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  5. Decolonising Computing: A Resource for Educators

Decolonising Computing: A Resource for Educators

Project leader(s): 
Mustafa Ali
Theme: 
Faculty: 
STEM
Status: 
Current

Decolonising the curriculum (DTC) is a university-wide initiative within the broader decolonising the university (DTU) project overseen by the EDI Dean with mandate from the VC. The current focus of DTC work in the STEM faculty is on Level 1 modules in all schools.

This exploratory project aims to complement that work by setting out a vision and roadmap for what computing could – and arguably should – mean for computing educators at the Open University once decolonised. It will do this by critically interrogating both content and pedagogy, informed by critical race theory and decolonial thought. The goal is to re-orient the teaching of the subject at module, curriculum and programme level. This re-orientation is informed by an attempt at developing materials aimed at educating students as critical practitioners, whereby ‘critical’ is understood a commitment to a decolonial ethics and politics.

The project assumes the form of a ‘deep dive’ that is complementary to university EDI initiative(s) targeted at addressing the degree awarding gap and DTC, yet focused on the specificities of computing and the curriculum within the School of Computing and Communications. The project will document the method employed, which is participatory, with a view to disseminating this as a proof-of-concept to educators within the school and the wider computing education sector, both national and international, about how existing computing material can be decolonised and colonialism prevented from being (re-)introduced into computing curricula. Insofar as the approach explored in the project may be replicable across other STEM disciplines, project outcomes will also be disseminated to the OU STEM faculty. As a longer term, post-project aim, it is envisaged that the outcomes of the project will inform the development of a workshop/training session for central academics and ALs, as well as computing educators within HE and industry more widely.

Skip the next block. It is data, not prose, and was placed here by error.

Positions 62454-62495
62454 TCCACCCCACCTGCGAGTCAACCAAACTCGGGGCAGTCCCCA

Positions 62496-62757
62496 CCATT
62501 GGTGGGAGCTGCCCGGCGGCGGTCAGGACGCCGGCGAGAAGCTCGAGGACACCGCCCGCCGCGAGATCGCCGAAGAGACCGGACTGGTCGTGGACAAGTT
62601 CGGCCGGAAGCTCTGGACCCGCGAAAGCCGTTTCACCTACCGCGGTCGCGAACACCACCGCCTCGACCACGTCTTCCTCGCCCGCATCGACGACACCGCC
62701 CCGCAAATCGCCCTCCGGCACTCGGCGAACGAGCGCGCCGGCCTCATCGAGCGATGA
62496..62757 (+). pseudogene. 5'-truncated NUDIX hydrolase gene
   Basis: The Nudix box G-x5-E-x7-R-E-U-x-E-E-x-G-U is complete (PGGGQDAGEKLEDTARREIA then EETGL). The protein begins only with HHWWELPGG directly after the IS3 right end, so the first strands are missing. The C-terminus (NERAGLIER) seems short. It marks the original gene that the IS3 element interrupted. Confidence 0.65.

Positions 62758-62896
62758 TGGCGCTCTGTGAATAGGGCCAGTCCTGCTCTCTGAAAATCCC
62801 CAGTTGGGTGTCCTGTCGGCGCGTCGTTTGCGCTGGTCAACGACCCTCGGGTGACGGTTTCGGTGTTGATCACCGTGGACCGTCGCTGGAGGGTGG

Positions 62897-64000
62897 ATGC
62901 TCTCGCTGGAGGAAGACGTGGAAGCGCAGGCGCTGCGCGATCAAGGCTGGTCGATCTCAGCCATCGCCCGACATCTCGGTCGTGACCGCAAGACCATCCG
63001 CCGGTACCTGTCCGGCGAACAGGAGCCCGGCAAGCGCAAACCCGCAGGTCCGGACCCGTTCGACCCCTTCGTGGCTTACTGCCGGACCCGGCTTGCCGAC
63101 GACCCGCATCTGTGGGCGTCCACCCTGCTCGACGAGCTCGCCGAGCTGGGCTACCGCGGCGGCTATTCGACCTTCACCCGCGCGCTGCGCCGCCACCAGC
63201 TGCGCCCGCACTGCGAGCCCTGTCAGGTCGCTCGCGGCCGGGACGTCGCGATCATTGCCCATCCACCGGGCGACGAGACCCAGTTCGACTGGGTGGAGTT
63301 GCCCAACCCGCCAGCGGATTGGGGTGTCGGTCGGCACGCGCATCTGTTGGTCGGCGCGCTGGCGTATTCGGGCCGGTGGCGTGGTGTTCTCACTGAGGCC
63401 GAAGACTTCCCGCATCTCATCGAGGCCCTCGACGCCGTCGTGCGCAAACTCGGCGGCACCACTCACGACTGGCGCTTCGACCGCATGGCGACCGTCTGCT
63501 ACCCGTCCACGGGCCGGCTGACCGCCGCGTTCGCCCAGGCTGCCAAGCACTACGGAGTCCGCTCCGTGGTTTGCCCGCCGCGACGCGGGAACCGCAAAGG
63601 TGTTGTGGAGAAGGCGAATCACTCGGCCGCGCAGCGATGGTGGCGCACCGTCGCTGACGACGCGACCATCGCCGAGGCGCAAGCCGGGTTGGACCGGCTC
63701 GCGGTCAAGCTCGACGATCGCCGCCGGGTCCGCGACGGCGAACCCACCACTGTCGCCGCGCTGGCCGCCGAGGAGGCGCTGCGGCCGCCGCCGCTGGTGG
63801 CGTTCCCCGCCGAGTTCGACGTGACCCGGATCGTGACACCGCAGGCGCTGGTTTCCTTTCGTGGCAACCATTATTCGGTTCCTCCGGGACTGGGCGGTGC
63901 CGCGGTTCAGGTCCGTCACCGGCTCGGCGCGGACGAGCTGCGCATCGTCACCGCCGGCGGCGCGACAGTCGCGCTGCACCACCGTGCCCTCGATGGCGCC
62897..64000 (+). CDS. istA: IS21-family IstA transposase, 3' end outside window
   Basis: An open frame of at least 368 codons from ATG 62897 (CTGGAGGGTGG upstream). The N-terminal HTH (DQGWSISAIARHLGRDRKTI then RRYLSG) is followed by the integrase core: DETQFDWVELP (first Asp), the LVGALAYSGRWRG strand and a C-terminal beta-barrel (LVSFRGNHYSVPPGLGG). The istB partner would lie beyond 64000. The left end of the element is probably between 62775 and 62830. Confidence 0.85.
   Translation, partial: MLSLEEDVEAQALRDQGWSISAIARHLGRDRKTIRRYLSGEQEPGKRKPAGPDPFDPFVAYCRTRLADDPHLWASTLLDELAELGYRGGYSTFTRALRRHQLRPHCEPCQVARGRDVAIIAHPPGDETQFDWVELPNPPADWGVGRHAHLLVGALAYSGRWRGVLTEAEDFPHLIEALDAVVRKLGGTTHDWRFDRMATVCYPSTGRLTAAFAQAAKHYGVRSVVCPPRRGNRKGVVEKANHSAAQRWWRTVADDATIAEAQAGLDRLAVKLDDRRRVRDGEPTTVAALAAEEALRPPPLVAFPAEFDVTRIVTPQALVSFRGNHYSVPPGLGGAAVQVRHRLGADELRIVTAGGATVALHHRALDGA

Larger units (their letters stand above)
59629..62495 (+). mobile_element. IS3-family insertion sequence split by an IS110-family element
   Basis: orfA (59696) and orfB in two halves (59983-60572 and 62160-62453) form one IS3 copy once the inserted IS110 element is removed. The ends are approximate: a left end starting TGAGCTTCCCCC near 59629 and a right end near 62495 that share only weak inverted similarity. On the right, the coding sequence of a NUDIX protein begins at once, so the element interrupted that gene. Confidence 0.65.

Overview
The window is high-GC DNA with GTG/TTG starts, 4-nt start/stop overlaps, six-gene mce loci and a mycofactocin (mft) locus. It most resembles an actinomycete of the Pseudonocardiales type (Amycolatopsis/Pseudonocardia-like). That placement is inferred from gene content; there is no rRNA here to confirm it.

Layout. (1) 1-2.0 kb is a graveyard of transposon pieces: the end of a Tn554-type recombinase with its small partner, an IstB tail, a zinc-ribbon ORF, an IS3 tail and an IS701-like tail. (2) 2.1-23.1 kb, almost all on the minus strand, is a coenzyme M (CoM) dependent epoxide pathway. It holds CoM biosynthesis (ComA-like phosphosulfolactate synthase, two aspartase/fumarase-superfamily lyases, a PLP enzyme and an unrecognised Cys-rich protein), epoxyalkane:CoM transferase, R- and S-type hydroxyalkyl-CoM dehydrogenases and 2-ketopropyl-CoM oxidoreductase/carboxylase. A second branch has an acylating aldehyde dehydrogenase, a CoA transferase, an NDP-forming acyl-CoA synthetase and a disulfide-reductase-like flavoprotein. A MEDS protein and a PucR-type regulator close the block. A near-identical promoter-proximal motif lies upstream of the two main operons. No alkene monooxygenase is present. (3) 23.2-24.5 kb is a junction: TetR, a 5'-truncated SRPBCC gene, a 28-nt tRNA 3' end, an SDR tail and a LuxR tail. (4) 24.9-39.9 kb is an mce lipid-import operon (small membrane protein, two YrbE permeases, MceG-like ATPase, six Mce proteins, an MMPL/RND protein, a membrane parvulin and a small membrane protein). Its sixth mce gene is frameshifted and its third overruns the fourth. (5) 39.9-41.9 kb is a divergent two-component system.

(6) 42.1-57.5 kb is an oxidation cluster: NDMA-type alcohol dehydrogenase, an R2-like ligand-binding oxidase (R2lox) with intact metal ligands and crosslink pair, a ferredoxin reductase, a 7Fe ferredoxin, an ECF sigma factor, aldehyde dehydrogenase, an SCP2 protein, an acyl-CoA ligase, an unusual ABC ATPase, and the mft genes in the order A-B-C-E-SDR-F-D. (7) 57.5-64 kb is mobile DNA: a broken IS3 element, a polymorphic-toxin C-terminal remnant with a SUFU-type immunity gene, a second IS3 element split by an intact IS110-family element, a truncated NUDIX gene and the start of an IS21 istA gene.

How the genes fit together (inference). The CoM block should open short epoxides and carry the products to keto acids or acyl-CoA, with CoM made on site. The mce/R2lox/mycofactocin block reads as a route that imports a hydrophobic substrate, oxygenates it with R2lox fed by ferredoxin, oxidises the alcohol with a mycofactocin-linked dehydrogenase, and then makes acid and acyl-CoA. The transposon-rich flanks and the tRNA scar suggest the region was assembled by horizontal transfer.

Mustafa Ali poster (PPT)

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